I'nlverslty of Omaha t.i be a candidate
in the Fifth ward against A. J. Hurdni,
and Robert Dempster In the Ninth ward.
Christian Endeavor
Union Will Hold a
Rally Tuesday Eve
The annus! rally of the Omaha Chris
tian Kndeavor union will he held Tues
ilny evening st the First ConsrcRatlonal
church, KiKlitoentli and lnennort streets,
at which time the following officers will
le installed: Rev. Frederick W. Iavltt,
r-t " it itrnm,' -;,,, '(- . ; - " " 1 11 1 " Mmmu WS SO I I
. jL ;V si..k.
or JSrrv 'wzzvxz
Knights of Pythiaa Rally Promisei
to Be Big Event.
Other Fraternal Organisations Re
aomlna" Their Rea-alar Schedules
for the. Coming- Winter
Men's Fashions to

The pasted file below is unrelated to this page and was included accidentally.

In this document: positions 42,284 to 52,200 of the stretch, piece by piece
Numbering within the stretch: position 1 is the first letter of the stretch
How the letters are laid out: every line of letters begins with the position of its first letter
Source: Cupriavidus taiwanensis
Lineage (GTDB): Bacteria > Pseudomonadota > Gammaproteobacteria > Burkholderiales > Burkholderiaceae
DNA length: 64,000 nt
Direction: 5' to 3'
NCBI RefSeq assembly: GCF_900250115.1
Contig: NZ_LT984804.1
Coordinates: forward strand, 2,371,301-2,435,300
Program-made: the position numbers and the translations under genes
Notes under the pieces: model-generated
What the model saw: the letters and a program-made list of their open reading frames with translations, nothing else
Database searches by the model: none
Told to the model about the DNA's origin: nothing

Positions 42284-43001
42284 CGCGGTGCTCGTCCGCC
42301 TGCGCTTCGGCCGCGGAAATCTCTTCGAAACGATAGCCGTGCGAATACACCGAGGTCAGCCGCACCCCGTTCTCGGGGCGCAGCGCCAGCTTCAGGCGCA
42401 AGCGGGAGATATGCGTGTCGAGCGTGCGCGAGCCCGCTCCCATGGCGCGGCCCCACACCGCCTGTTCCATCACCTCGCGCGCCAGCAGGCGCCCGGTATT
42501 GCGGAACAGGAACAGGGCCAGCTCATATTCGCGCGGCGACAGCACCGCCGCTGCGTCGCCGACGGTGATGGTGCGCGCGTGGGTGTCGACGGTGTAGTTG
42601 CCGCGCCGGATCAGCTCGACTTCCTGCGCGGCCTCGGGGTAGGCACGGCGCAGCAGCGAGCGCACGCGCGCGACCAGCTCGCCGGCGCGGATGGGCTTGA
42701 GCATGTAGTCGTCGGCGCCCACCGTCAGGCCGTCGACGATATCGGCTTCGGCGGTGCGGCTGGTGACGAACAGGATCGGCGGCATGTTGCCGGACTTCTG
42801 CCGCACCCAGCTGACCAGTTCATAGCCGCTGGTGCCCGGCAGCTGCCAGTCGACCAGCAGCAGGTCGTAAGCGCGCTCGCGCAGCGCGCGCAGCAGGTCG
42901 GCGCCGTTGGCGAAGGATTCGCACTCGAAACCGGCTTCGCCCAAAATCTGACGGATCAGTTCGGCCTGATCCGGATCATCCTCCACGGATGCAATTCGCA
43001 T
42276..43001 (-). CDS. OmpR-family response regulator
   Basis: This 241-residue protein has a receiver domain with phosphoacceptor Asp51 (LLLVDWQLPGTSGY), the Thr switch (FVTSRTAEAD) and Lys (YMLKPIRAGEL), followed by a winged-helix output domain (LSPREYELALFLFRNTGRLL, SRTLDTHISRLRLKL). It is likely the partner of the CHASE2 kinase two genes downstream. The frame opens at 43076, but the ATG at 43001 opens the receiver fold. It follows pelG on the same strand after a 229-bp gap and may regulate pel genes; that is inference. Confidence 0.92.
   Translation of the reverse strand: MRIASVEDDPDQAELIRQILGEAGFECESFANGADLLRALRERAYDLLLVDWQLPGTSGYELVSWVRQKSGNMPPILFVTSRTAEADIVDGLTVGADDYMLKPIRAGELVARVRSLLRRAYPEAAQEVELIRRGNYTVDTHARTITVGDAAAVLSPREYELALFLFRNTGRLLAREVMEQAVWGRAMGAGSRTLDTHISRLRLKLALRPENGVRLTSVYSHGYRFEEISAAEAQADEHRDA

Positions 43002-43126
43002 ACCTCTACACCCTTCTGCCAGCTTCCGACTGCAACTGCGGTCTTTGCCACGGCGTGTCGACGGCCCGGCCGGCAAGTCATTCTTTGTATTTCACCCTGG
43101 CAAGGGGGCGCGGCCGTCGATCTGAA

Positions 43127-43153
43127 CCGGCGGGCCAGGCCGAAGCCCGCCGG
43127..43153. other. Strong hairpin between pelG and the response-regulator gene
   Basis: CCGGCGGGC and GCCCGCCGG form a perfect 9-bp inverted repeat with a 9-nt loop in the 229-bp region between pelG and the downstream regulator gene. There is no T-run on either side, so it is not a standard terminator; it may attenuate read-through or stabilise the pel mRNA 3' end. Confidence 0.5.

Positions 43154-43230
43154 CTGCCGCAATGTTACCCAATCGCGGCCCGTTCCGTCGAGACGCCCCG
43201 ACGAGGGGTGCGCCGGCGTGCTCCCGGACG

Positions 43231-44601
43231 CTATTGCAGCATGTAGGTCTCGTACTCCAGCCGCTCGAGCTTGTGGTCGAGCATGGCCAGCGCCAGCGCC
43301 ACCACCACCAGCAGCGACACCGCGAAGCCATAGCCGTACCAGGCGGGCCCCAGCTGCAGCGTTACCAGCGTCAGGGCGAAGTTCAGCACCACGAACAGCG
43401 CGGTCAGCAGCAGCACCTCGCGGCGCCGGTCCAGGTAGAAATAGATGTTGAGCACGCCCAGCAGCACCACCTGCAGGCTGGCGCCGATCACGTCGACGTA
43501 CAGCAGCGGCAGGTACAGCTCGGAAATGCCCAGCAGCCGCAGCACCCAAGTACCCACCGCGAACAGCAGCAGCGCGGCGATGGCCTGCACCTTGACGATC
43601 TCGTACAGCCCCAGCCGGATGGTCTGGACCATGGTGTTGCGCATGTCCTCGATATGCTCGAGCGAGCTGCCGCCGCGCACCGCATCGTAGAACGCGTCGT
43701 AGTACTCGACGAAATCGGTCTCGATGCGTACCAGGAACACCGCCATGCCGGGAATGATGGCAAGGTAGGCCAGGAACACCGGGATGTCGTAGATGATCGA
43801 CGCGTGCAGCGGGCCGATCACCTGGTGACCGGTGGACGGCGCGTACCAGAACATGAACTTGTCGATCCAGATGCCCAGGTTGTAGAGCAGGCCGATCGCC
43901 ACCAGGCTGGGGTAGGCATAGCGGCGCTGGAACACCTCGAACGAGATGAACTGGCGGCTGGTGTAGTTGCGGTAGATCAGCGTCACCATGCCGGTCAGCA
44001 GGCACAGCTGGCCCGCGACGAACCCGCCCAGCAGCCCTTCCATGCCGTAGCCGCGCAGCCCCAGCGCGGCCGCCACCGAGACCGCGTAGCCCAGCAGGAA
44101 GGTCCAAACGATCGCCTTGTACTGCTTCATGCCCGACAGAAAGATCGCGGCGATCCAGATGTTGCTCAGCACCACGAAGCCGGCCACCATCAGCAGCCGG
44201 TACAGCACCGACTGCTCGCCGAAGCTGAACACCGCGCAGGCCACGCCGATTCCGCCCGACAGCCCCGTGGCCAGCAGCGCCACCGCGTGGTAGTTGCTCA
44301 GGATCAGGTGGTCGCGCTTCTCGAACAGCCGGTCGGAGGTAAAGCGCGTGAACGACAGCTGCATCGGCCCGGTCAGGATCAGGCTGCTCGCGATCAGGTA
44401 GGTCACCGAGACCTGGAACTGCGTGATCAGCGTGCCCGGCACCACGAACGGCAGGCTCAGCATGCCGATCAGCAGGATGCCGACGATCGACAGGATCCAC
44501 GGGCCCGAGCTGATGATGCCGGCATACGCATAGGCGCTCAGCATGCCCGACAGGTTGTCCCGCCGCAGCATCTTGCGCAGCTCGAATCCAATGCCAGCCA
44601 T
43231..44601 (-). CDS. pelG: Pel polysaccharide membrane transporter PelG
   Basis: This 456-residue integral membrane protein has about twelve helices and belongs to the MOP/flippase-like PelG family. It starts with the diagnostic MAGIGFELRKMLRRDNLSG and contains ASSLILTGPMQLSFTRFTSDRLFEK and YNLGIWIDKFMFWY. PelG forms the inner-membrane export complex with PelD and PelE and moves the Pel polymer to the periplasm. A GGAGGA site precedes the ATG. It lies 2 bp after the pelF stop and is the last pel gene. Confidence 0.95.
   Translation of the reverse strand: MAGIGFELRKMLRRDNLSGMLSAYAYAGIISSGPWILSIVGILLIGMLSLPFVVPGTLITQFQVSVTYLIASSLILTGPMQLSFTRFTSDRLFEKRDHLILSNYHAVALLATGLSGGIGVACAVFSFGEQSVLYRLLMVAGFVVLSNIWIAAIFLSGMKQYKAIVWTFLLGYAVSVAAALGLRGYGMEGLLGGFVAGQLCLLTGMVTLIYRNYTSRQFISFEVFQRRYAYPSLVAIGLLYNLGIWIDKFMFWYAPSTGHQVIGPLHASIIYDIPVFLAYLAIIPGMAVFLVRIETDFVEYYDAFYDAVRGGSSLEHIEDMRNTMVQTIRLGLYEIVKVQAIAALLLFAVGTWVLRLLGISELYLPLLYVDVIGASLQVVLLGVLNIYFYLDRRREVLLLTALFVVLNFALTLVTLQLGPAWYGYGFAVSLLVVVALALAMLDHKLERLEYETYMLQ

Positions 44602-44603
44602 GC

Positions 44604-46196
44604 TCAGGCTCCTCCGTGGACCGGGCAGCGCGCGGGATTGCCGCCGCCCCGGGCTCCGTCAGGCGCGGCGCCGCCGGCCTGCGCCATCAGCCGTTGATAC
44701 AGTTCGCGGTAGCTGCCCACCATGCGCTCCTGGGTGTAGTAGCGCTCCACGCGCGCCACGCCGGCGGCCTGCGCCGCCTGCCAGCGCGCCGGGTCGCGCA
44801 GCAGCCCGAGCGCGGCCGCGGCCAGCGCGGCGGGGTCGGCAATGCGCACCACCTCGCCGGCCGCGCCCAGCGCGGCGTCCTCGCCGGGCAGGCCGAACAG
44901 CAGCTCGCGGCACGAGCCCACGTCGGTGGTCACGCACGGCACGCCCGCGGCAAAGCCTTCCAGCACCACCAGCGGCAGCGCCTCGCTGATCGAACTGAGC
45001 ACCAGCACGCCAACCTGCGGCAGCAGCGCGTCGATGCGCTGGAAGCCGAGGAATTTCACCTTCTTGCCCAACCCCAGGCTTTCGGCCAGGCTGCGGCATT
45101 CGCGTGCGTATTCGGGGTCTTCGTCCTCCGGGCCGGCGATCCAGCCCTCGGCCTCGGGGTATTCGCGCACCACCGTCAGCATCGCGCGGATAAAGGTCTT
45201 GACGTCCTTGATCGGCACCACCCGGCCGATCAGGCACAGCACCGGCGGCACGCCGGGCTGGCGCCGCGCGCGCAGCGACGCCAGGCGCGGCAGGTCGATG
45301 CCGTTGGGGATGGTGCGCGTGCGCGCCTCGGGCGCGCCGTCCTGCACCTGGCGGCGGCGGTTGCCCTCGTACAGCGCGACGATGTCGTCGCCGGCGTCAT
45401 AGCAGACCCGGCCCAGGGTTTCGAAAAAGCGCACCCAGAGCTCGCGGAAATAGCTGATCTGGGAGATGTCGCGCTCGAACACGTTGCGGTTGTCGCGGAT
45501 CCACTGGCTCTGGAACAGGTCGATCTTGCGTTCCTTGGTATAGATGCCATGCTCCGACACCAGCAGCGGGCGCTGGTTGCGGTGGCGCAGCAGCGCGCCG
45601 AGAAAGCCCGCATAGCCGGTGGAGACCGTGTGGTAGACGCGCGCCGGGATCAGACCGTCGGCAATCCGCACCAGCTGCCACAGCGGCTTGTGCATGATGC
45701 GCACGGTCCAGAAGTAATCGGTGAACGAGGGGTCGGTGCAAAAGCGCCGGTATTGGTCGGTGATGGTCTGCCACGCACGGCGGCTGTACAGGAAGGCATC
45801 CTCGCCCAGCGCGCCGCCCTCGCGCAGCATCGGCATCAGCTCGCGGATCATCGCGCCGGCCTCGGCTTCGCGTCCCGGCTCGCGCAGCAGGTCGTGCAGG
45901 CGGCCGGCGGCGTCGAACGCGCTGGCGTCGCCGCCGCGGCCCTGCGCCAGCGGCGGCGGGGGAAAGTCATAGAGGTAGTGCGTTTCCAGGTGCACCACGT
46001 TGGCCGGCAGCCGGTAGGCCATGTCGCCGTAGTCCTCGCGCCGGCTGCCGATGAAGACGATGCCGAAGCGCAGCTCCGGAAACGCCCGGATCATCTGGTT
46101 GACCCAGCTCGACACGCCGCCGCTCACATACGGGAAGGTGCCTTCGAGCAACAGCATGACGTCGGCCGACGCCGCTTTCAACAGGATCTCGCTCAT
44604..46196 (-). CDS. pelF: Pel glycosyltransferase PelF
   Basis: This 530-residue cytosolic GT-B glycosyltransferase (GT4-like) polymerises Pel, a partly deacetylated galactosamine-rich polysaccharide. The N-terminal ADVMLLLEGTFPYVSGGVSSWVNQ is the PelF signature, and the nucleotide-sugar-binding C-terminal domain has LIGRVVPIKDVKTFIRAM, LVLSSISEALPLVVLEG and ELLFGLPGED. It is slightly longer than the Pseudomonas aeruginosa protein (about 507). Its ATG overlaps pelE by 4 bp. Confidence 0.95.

Be More Natural
For the Fall Wear
The outlook for the coming rally
Wednesday evening of Pythlanlsm Is that
It will be one of the big events of the
order in Omaha. All Pythians in the city
not affiliated with any other lodge,
whether in good standing or not, have
been requested to attend. Quite an ex
tensive program has ben arranged, con
sisting of vocal and Instrumental music;
speeches and vaudeville sketches.
The event will be at the Board of Trade
building. Eleventh and Farnam streets,
Wednesday evening at 7:30 p. m.
Loyal Order of Moose.
Omaha lodge. No. 90, Loyal Order of
Moose, gave the first of & series of en
tertainments last Wednesday evening at
the club house, 416 South Seventeeth
street, and Inaugurated what will in the
future be one of the chief events of local
interest. The entertainment was well at
tended .by the members of Omaha lodge
and large delegations from Benson, South
Omaha and Council Bluffs were present
and assisted in making the entertainment
the greatest of its kind ever given in
Omaha. Good music was supplied by the
Moose band of South Omaha.
"Any changes lri tho style's of men's
clothes from one season to another are